This app from the National Health Service in the U.K. provides quality videos and self-help materials to your patients with MSK conditions and is great for those in the U.S., too.

Musculoskeletal conditions account for 25% of all visits in primary care. Over 400 MSK conditions can walk into a busy primary care practice on a given day. Many of these are easily treatable with self-rehab, relative, rest, limited medications, and physical therapy. Taking time to review exercises and frankly even finding quality handouts/videos can be challenging. Some are available in books, online websites, and even YouTube (which is far better than you may think). However, time frequently can result in patients being left to their own devices to find the “best” resources or lack of early home/office based rehab can lead to increased costs later on expensive and unnecessary imaging, consults, and medications.

Here on iMedicalApps we have reviewed several apps from the NHS Scotland including Polypharmacy Guidance and have favorably reviewed many others including, most recently, Antimicrobial Companion. The NHS is even giving away millions of apps and devices to patients to promote population health. One of NHS 24’s apps that I previously overlooked is called NHS 24 MSK. The main NHS has also recently released a version of the app. NHS 24 MSK is an app that is for patients with common MSK conditions of the back, neck, upper, and lower extremities. It’s divided into those conditions, but can also be searched via videos, self-help materials on each category. For customization, NHS 24 MSK contains several calculators/questionnaires for patients to complete to help tailor the app contents specifically to their needs. Finally, the app contains a patient reminder section for setting reminders to take medications and/or perform MSK rehab exercises.

Evidence-based medicine

The app does not contain PubMed type references for any of its content but comes from a reputable source with links back to the NHS website. Much of the information on the website does contain references for some of the booklets and handouts.

What providers would benefit from this App?

Patients and their family members, students, residents, mid-levels, family medicine, internal medicine, sports medicine, physical/occupational therapists. The app could be prescribed to any patient with MSK problems for home education.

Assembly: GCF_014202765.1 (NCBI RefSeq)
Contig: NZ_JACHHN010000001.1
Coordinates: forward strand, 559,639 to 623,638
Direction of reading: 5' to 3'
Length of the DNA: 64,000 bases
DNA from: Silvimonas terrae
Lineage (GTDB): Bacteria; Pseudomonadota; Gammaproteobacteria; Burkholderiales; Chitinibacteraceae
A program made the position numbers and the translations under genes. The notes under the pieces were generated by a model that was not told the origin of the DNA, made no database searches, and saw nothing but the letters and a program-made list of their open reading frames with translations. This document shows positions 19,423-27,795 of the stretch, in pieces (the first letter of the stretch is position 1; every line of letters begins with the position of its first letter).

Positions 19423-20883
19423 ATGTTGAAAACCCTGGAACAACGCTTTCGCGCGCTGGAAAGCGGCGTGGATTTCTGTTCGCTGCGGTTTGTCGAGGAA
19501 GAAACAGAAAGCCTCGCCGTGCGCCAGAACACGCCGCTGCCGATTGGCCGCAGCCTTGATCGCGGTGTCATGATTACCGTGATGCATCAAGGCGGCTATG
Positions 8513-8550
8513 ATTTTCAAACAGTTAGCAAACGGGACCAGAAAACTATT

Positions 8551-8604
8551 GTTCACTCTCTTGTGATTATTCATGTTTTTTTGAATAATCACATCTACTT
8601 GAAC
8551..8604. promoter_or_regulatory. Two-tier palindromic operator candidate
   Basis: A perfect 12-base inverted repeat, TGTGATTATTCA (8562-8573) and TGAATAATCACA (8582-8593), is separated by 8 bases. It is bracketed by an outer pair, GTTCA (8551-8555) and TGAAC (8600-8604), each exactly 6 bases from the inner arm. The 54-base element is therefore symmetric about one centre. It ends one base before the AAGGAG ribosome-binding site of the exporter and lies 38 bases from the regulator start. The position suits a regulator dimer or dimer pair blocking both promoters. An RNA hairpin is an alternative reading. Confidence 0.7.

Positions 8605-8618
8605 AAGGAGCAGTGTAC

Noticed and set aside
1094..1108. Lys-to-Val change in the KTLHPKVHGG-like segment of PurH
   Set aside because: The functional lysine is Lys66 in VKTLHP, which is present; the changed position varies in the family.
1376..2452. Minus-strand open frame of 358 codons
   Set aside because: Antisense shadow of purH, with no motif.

• Free


  • Easy-to-follow interface covering MSK exercises, self-help information, and reminders
  • Most information including videos work without internet/cellular connection
  • Available for Android



  •  Lengthy download initially may be off-putting for some; should be optional
  • Some videos should be more closely paired with a specific diagnosis
  • Explanation of results is incomplete



NHS24 MSK is a well-designed, helpful app for patients with common MSK conditions. For providers and patients alike who may not have time for bedside education or if barriers/costs of physical therapy prevent early consultations, this app can fill numerous gaps. The app contains high quality, easy to use and share content for the most common MSK conditions encountered in primary care. If you don’t already have a “go to” source for such information to share with patients, then make sure to check out NHS 24 MSK.

Overall Score

  • 5.0 stars

User Interface

  • 4.5 stars
  • Easy to use after the initial download of offline content and intuitive directions.

Multimedia Usage

  • 5.0 stars

The app contains numerous downloadable videos, handouts, links to outside sources.    


  • 5.0 stars

App is free

Real-World Applicability

  • 5.0 stars

Any GP in the UK definitely could use this app. However, I think most primary care providers in the U.S. and elsewhere could prescribe the app to smartphone savvy patients for the high-quality handouts, booklets, and videos on self-management of common MSK conditions.

Device Used For Review

iPhone 8 running iOS 12.1.4     

Available for Download for iPhone, iPad, and Android.

Disclaimer: The views expressed are those of the author(s) and do not reflect the official policy of the Department of the Army, the Department of Defense or the U.S. Government.